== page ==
Feeling the squeeze from newly revived ride-hailing giants Uber and Lyft, the RideAustin ride-hailing platform has cut its rates.
On Tuesday, June 13, RideAustin announced that it had reduced its fares effective immediately “to match the Silicon Valley Outsiders — all while continuing to offer the MOST competitive driver pay in the market.”
A chart accompanying the announcement indicates RideAustin’s standard fare stands at 99 cents a mile, the same as it was before and 1 penny below the standard rates charged by Uber and Lyft. Standard per-minute rates for all three services are 20 cents; RideAustin previously charged 25 cents a minute.
With some slight adjustments, RideAustin’s per-minute and per-mile fares for SUV, premium, and luxury services now equal those of Uber and Lyft — for instance, $2 a mile and 40 cents a minute for SUV service. The biggest changes for these categories were minimum fares: The lowest premium fare decreased from $10 to $7.15, and the lowest luxury fare decreased from $10 to $8.65.
“Though RideAustin is the lowest operating expense rideshare — honestly — we were the last to lower pricing due to the impact on drivers,” RideAustin CEO Andy Tryba said in a statement announcing the fare cut.
“However, it’s unarguable that extreme price sensitivity in the rideshare market exists and we had to match the new Austin market rates. Fortunately, due to our driver pay model, we will continue to pay drivers significantly more than Uber & Lyft.”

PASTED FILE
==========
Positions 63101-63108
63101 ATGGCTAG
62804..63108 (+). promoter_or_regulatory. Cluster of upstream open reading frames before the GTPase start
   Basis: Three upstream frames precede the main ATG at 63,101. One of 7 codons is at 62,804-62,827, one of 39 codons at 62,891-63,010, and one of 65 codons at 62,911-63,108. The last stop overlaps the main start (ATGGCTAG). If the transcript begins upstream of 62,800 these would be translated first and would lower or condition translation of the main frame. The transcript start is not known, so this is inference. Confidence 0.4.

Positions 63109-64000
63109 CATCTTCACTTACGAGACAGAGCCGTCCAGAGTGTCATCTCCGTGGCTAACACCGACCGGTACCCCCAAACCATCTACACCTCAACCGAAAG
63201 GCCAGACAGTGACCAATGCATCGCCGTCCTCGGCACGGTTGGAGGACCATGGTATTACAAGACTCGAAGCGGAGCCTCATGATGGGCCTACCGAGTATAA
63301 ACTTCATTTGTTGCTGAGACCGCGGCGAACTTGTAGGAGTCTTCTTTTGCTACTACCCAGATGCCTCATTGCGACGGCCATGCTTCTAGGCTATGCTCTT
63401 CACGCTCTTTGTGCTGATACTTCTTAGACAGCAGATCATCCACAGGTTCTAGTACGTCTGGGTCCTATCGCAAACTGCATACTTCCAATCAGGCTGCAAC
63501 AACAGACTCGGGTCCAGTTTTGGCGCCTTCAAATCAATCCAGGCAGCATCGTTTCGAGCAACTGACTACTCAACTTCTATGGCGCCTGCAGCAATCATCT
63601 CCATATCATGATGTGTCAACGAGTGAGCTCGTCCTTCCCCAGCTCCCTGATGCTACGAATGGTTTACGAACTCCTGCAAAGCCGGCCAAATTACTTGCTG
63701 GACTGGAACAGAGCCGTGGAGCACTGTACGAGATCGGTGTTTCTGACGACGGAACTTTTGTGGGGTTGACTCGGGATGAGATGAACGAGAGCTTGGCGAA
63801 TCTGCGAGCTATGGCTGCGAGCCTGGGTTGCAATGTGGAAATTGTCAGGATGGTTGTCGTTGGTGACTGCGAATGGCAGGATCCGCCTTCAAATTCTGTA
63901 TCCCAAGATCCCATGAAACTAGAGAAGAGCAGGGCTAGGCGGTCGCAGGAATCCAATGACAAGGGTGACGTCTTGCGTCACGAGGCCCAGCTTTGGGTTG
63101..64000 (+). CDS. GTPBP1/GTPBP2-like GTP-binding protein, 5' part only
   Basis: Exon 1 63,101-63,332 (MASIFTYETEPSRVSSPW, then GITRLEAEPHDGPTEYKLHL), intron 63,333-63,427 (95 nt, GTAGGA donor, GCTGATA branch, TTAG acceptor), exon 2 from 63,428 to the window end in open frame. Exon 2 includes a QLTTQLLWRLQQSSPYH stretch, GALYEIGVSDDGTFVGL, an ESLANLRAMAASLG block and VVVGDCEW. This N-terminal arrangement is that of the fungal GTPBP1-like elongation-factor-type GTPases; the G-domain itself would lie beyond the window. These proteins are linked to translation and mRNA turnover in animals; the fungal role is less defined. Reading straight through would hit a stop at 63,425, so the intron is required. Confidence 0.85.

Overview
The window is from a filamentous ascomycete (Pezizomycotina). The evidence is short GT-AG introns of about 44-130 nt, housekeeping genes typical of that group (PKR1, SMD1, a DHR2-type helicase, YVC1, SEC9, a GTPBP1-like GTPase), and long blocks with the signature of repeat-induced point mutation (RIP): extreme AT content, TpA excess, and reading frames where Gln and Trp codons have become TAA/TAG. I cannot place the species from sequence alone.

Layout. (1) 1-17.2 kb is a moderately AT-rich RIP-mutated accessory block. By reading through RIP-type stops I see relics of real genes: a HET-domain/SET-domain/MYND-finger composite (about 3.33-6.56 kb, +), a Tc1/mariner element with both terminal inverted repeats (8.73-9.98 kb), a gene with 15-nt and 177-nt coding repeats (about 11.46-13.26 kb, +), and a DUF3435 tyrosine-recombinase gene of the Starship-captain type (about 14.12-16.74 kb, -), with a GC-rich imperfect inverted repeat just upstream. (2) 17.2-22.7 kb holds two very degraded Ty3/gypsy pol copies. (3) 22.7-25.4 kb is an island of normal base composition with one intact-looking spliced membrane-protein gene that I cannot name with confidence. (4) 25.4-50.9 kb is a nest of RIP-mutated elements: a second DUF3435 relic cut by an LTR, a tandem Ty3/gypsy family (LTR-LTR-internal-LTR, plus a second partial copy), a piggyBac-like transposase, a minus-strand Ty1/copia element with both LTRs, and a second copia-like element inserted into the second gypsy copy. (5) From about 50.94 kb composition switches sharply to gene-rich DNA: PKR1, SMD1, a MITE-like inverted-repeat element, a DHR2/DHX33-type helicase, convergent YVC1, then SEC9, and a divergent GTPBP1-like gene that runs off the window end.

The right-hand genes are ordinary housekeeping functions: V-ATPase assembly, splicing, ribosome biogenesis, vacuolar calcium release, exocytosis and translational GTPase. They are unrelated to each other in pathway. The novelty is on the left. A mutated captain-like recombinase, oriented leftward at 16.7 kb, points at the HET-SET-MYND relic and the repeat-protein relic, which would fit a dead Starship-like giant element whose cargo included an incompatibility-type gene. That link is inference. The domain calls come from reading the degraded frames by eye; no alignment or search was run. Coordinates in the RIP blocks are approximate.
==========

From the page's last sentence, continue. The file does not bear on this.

RideAustin’s rate reduction comes amid dramatically lower ridership for the nonprofit service. Last week, RideAustin’s ridership plummeted 62 percent compared with the week before Uber and Lyft came back to Austin, according to a RideAustin post on Facebook.
“We are focusing all of our efforts on our rider marketing to turn this around,” RideAustin says on Facebook.
On May 29, Uber and Lyft resumed offering services in Austin after Texas Gov. Greg Abbott signed legislation that established a set of regulations for ride-hailing operators across Texas. It effectively cancels a City of Austin ordinance that required fingerprint background checks for ride-hailing drivers.
In May 2016, Austin voters rejected a ballot measure backed by Uber and Lyft that would have repealed the fingerprint mandate. After losing at the ballot box, Uber and Lyft pulled out of the Austin market.
The return of Uber and Lyft to Austin has shaken up the ride-hailing landscape in Austin. Ride-hailing service Fare, which had moved its headquarters to Austin, recently exited the local market. Another ride-hailing service, Fasten, still is operating in Austin, as is RideAustin.
RideAustin, which launched on June 16, 2016, has raised more than $250,000 for local charities through its round-up feature. This feature rounds fares up to the nearest dollar and donates the proceeds to several local nonprofits.